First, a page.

A meditation on the arc of a lifetime. A message piece about soul-eroding communication technology. A frenetic exploration of Jung’s notion of male and female psychic elements. Such was the heady fare in a bracing evening of new works from San Francisco Ballet Wednesday night at the Kennedy Center.
This was one of two programs here in D.C. that, with their combined six works, constitute half of the Unbound festival the troupe produced in its hometown last spring under artistic director Helgi Tomasson. The offerings highlighted the performers’ grace and speed.
Trey McIntyre’s moving “Your Flesh Shall Be a Great Poem” – the title a quote from Walt Whitman – was inspired by a photo of his grandfather in a football uniform in the 1920s and by a solar eclipse when McIntyre was choreographing.
The strapping six-foot-three athlete became an undertaker and suffered from dementia in his last years, wandering outdoors in his underwear. Projected eclipses by lighting designer James F. Ingalls bracket the dance, eliciting visions also of a primordial eye opening and closing. There is a vivid sense of moment – we are in a fragile temporal pocket.
Soloist Benjamin Freemantle’s initial movements are childlike and playful. They’re echoed and kaleidoscoped by other men, reflecting an exploration of self, life path, socialization. Then that group is energized by a swirl of diaphanous women who bring romance, excitement, adulthood. The arc ends in bittersweet symmetry to childhood, a disoriented Freemantle dancing with a shallow stool that becomes, harrowingly, his blank face.
We start in bewilderment. We subside the same way.
Quirky acoustic songs by Chris Garneau underpin that sense of will, of disorientation, of pleasure and wonder. “Your Flesh” breaks free of the particulars of one man’s story, becoming a captivating existential study of us all.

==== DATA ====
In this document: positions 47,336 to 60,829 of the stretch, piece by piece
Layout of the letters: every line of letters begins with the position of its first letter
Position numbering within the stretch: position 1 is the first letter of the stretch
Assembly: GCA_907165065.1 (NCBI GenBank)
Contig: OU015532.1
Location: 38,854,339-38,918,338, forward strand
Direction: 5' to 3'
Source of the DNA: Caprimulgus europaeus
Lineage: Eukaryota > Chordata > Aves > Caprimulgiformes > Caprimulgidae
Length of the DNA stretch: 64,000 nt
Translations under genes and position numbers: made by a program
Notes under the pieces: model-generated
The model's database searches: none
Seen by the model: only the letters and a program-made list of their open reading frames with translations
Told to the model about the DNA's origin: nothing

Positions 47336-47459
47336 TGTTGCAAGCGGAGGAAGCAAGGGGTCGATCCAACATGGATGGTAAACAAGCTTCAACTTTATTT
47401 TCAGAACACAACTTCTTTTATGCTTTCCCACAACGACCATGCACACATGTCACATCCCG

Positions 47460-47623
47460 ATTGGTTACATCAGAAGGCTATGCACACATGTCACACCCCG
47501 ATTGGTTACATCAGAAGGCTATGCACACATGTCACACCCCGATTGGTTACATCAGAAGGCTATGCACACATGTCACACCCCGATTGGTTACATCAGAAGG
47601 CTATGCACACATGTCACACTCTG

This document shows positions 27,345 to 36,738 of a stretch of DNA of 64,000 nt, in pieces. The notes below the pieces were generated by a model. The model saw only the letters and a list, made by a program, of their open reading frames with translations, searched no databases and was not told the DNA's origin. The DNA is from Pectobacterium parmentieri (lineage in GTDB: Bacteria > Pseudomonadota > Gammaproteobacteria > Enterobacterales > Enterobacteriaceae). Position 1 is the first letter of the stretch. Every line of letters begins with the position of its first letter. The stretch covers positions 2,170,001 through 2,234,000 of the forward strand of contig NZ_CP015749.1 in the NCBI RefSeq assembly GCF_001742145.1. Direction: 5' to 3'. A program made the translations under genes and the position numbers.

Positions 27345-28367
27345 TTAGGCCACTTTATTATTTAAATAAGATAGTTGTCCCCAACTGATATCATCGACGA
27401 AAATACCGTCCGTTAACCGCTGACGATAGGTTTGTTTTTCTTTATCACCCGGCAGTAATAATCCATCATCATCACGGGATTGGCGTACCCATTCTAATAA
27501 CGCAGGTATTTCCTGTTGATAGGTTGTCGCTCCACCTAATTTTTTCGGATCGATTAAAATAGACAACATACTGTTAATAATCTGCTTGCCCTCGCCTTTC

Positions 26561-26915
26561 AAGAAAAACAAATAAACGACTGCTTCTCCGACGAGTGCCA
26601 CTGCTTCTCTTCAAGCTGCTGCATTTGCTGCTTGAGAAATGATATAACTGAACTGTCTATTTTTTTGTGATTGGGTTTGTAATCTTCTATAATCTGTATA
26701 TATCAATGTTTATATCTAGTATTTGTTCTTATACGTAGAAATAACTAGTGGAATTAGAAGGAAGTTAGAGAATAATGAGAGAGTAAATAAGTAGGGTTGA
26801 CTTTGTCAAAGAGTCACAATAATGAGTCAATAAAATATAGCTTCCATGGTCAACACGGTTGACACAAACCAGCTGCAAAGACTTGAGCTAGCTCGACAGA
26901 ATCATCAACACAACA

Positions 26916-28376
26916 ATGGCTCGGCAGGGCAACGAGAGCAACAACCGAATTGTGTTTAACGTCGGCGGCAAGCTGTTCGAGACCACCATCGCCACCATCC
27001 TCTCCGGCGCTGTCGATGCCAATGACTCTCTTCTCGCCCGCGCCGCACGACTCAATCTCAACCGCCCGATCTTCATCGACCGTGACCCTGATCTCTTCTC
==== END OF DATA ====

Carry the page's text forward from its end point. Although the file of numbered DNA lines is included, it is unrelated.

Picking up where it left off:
Unbound: A Festival of New Works
The San Francisco Ballet at The Kennedy Center
closes October 28, 2018
Details and tickets
Christopher Wheeldon’s “Bound To” is thematically ham fisted but powerful all the same. Its clear directive: Put down your damn cell phone. And who can argue, looking around the city at the stooped, LED-glowing ghouls we’ve all become?
Awash in a projected Warshowski-esque digital matrix by Jean-Marc Puissant and Alexander V. Nichols, the dancers, costumed by Puissant in grays, blacks, and blues, struggle to unglue themselves from their devices, see the world anew, interact with each other, and rediscover themselves. A wonderful musical score by Keaton Henson mirrors that journey from a seductive shimmering web of electronica to thick lush caresses of orchestral strings under the direction of Martin West.
In a melancholy duet, Dores Andre struggles to retrieve Freemantle from his iObsessions. Angelo Greco melts, in a possessed and possessing solo, into a mesh of human rather than digital rhythms. An octet of four women and four men plunge into the grace of flirtation – no swiping left and right, but gliding, partnering, lifting, twirling, loving.
In the end, though, Wheeldon’s prognosis for us lithium-powered zombies is not optimistic. Lonnie Weeks tries to rise above the suffocating tempo and fluorescence of contemporary life, briefly attracting the succor of friends, but then left supine and alone as they wander off the same way they began, absorbed in some irresistible alert or distraction beckoning at them from their evil, luminous little rectangles.
The British choreographer David Dawson’s “Anima Animus” is the study of Jung’s male component of the female psyche and vice versa. I enjoyed its unstoppable kinetic energy. I did not enjoy the Ezio Bosso violin concerto it is danced to, although violinist Cordula Merks performed it well. The music has undeniable energy, but is also repetitious and grating, not in a Philip Glass hypnotic, subtly shifting, deeper into the realm sort of way, but in a lordy won’t you please make it stop sort of way.
That aside, the choreography – classical with brash, modernistic tweaks – highlighted its ten dancers’ strength, linearity, and confidence. Their white and black costumes by Yumiko Takeshima are largely silhouetted in a white set with asymmetrical black borders designed by John Otto. The dancers brought to mind long-legged, determined birds at a beach, an invasion of superior beings through the portal of a Mondrian painting, or Matisse cutouts come to glorious life.
San Francisco Ballet, presenting works, in two programs, from the company’s Unbound festival. Kennedy Center through Sunday, October 28. Artistic director and principal choreographer: Helgi Tomasson. Music director and conductor: Martin West. Choreographers featured in Program A: Trey McIntyre, Christopher Wheeldon, and David Dawson. Reviewed by Alexander C. Kafka.